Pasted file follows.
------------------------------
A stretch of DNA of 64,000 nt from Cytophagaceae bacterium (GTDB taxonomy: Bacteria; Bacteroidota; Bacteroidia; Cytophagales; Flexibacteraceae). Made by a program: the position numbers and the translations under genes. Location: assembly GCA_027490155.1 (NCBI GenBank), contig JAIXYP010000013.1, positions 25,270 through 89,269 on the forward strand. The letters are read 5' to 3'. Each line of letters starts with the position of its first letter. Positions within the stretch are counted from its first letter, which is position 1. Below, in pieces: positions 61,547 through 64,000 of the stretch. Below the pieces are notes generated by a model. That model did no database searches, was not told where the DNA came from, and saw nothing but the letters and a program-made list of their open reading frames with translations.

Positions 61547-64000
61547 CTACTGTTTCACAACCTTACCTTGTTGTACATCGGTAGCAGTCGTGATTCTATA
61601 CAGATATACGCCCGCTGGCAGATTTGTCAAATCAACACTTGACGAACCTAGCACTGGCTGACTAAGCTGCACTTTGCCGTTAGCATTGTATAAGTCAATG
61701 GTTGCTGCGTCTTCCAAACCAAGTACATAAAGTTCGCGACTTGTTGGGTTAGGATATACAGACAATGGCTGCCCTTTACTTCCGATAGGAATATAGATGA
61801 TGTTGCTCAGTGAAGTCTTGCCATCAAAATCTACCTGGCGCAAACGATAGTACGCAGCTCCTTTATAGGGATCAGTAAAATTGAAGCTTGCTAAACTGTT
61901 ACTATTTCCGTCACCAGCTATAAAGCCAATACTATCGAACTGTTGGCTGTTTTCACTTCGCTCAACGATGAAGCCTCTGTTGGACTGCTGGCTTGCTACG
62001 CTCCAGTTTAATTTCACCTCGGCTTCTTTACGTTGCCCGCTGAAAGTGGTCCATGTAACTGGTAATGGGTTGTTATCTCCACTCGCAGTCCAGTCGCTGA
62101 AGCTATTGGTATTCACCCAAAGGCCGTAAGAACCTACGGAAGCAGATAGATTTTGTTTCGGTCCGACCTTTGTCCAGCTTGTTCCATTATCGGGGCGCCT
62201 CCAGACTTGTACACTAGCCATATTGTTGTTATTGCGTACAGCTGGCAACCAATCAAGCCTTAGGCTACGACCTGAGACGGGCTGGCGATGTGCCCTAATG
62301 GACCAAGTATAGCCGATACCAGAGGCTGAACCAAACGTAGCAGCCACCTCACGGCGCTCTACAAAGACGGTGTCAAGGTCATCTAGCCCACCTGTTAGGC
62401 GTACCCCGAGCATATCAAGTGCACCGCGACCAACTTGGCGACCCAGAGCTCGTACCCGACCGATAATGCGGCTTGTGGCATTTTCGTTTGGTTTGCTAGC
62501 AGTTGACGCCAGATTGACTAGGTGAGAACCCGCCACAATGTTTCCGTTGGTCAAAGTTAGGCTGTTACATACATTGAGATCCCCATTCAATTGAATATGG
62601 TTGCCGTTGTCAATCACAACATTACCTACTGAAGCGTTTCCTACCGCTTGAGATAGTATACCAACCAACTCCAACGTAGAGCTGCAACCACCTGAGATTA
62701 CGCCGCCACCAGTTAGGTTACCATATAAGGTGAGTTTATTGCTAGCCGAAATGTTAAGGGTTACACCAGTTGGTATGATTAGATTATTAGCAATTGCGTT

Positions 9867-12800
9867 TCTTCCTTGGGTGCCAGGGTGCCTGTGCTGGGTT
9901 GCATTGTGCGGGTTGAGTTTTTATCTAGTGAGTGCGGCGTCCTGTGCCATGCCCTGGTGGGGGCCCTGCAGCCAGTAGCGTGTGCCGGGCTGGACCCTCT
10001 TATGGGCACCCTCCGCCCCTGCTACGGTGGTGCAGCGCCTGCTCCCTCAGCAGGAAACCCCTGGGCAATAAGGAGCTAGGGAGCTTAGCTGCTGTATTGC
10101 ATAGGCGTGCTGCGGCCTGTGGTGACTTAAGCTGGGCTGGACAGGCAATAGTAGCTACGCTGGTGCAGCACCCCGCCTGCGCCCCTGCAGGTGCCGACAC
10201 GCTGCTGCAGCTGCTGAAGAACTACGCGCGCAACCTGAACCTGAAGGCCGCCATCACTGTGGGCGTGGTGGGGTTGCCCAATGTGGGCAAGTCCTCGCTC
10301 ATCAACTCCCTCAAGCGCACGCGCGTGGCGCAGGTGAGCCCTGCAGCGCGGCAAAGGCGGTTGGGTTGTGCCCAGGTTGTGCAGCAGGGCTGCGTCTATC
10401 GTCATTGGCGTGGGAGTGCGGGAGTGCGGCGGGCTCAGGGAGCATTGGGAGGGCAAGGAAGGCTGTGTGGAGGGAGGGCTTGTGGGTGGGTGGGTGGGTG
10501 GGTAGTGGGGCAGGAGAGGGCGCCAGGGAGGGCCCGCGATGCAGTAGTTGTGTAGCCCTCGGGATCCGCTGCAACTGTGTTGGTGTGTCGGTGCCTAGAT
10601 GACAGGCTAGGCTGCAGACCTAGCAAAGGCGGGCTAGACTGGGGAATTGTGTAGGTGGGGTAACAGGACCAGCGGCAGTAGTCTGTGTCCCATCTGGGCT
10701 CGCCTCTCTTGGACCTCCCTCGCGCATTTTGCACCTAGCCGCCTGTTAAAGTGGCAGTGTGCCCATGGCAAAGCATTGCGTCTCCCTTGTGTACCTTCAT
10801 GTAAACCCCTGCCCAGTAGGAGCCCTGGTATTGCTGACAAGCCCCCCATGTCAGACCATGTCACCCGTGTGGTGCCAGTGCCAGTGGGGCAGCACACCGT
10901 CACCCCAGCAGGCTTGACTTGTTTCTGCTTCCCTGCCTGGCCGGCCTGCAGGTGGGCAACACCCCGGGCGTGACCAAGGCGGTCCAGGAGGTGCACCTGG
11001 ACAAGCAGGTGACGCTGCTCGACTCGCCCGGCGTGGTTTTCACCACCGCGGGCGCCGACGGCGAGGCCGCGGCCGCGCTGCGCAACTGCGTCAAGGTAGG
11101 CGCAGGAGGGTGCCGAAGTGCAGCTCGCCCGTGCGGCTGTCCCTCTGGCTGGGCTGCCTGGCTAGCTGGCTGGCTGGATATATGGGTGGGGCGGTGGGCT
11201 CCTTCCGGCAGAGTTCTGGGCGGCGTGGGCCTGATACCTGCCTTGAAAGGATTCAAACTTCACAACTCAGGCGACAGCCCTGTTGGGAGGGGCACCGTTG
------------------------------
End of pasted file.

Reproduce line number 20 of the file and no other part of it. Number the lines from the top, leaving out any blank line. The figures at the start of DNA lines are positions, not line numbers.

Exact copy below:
10101 ATAGGCGTGCTGCGGCCTGTGGTGACTTAAGCTGGGCTGGACAGGCAATAGTAGCTACGCTGGTGCAGCACCCCGCCTGCGCCCCTGCAGGTGCCGACAC